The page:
When someone is arrested, a judge will set a bail amount that can be paid to release them from jail. However, you may be wondering how bail works and how it is enforced. Here is what you need to know about using bail to be released from jail early.
Bail Is Set by the Judge
A judge overseeing a case will decide how much bail money must be paid for early release from jail. The decision is based on several factors, which revolve around how likely someone is to return to court for their trial. If the person has ties to their local community, has a family, and owns property, a judge may see this person as less of a flight risk and set the bail amount as fairly low. If the crime the person is accused of is violent and the person has no local ties, bail will be set higher to prevent them from being released.
Bail Is Not Returned Until the Trial Is Over
Once someone is released on bail, that money is held by the court until their trial is complete. It does not matter if the person is found to be guilty or not guilty, since the bail money is returned either way by adhering to the terms of the bail.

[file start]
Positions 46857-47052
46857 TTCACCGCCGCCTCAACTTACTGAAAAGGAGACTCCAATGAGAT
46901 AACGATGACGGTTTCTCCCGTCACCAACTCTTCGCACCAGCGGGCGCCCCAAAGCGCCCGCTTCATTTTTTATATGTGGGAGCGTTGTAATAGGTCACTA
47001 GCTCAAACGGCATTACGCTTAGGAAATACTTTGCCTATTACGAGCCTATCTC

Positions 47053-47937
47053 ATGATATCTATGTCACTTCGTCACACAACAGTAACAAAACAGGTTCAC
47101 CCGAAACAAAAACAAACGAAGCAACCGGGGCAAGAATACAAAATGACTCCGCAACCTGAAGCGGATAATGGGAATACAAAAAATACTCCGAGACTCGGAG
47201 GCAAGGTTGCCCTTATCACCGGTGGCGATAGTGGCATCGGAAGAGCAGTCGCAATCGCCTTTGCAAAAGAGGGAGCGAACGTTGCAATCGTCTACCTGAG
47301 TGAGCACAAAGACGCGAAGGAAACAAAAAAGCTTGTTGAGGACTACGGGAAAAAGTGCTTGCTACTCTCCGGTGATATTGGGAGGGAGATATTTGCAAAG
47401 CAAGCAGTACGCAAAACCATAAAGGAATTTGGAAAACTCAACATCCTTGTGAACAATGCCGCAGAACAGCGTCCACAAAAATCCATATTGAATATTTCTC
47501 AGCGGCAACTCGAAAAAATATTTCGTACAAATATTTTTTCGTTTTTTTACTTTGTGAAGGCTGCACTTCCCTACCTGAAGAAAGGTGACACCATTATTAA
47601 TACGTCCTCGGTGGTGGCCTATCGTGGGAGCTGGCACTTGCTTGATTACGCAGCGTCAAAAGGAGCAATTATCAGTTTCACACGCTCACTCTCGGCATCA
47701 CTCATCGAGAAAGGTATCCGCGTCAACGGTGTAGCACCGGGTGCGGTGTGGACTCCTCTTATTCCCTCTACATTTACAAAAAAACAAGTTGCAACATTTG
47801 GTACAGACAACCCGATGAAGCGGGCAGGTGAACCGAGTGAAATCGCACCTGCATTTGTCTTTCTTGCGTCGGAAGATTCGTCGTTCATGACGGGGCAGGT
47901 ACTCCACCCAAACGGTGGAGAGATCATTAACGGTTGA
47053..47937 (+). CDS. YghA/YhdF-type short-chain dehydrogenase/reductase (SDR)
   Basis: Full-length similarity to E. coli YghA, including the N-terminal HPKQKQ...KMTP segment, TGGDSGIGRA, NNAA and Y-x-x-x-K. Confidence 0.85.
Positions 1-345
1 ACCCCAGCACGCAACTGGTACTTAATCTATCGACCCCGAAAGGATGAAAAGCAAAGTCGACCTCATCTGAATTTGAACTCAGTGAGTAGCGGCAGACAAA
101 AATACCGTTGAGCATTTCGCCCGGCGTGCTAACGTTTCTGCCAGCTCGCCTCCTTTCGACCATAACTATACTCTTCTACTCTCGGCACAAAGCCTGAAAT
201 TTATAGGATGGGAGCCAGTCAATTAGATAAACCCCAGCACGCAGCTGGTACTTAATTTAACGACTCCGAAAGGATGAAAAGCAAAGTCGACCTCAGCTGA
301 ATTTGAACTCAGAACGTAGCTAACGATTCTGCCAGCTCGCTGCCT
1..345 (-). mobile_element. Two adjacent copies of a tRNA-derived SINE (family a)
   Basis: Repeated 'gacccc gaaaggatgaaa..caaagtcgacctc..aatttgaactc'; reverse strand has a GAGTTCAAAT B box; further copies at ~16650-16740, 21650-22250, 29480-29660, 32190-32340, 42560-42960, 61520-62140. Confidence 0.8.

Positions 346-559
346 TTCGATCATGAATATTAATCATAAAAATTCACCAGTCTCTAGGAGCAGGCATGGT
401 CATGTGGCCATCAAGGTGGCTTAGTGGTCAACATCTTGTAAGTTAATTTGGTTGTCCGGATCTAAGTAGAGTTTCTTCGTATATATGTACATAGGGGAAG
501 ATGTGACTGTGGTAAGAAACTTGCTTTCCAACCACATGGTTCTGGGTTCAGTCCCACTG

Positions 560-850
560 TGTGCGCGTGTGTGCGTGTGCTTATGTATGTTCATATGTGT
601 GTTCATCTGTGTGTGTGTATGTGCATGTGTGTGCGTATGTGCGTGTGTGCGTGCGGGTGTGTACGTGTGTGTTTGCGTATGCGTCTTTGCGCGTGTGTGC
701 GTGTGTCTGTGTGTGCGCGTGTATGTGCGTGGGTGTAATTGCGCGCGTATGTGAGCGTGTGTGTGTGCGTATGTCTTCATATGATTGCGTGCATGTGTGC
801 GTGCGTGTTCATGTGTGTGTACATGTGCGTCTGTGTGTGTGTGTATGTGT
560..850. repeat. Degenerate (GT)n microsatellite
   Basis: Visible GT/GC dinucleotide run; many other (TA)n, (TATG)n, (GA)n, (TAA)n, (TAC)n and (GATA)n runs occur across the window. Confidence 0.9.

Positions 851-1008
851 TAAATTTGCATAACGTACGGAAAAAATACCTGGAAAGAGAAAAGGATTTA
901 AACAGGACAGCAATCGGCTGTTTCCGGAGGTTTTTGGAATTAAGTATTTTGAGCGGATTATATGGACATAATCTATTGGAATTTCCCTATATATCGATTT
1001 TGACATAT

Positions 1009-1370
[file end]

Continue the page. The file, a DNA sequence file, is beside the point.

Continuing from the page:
Skipping Bail Will Trigger a Warrant
If the person doesn't show up for their court date, a judge will issue a warrant for their arrest for skipping bail. Any sort of run-in with the law, even a routine traffic stop, will let the police know that the person has skipped bail and to arrest them so they are returned to jail. The bail bond that has been paid will be lost to the court.
Using the help of a local bail bond agent to purchase a bail bond will trigger them to take action as well. They can use the services of a bounty hunter to actively find the person that skipped bail and return them to jail. They'll do research on your life to find the places you go and people you talk to and eventually track you down so that you can be brought back to jail. Their hope is to recover the bail money that they paid by performing a recovery service of the accused person.
For more information about bail or purchasing a bail bond, speak to a local bail bond agent in the area.